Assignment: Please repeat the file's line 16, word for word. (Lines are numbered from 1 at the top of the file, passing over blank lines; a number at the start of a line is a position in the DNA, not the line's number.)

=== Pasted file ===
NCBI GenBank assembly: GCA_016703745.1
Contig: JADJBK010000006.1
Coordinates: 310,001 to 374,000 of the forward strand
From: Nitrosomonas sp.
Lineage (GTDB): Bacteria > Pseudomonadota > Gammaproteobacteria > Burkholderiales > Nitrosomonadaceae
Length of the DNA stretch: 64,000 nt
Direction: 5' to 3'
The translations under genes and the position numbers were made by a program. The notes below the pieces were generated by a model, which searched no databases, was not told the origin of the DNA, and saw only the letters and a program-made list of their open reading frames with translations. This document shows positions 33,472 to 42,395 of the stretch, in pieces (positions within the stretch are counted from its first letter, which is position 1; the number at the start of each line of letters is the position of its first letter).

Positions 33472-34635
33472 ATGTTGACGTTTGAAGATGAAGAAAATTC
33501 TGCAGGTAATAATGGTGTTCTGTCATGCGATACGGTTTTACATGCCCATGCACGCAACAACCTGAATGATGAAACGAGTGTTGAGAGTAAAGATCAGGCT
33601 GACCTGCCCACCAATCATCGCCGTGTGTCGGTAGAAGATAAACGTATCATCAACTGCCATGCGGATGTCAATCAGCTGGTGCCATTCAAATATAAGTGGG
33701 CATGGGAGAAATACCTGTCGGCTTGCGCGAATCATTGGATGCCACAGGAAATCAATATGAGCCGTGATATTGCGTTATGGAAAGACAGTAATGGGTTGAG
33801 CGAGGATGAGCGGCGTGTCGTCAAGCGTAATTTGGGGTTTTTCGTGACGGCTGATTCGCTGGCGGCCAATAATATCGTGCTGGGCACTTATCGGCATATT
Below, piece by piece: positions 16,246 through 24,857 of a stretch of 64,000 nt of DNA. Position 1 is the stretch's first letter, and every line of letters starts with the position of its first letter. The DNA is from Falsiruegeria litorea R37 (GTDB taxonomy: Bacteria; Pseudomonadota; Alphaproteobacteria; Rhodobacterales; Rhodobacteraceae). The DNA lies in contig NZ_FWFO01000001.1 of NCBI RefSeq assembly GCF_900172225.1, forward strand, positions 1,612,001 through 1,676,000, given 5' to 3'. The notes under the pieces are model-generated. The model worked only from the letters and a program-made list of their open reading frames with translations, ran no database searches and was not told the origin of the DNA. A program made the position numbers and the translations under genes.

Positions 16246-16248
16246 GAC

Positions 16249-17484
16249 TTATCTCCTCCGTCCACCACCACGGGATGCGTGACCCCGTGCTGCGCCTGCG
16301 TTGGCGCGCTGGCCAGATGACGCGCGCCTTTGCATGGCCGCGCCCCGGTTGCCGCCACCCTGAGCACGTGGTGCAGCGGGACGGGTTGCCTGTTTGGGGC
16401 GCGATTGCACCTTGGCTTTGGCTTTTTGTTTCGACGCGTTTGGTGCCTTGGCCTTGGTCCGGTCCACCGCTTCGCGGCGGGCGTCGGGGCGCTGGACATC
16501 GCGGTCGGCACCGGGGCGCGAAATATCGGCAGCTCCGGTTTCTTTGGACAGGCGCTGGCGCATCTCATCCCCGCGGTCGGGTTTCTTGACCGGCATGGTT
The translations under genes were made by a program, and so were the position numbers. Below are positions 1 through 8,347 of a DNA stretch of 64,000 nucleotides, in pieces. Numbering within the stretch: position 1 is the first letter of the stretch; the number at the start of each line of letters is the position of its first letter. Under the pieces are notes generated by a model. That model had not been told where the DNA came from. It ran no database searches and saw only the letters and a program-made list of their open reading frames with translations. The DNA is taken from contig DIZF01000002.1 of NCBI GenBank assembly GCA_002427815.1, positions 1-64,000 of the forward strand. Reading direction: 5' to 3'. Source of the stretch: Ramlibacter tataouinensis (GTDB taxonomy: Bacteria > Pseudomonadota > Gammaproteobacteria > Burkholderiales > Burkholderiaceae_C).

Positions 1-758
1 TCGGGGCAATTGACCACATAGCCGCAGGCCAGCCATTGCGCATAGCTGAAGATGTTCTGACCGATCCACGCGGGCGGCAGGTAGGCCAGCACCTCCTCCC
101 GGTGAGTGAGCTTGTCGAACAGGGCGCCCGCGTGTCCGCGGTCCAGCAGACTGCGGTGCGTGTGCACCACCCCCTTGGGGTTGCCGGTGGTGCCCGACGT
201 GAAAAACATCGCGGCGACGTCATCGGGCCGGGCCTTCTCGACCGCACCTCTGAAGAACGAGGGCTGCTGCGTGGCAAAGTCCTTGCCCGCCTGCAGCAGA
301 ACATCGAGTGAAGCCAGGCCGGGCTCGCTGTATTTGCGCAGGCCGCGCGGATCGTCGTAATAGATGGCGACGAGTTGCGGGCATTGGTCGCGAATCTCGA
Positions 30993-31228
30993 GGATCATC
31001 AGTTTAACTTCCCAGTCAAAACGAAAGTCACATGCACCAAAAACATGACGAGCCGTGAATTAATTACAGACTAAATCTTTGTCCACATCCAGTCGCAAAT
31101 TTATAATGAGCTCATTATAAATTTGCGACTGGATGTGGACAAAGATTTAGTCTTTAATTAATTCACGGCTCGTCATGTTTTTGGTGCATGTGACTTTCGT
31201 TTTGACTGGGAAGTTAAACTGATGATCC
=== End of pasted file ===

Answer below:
Positions 16246-16248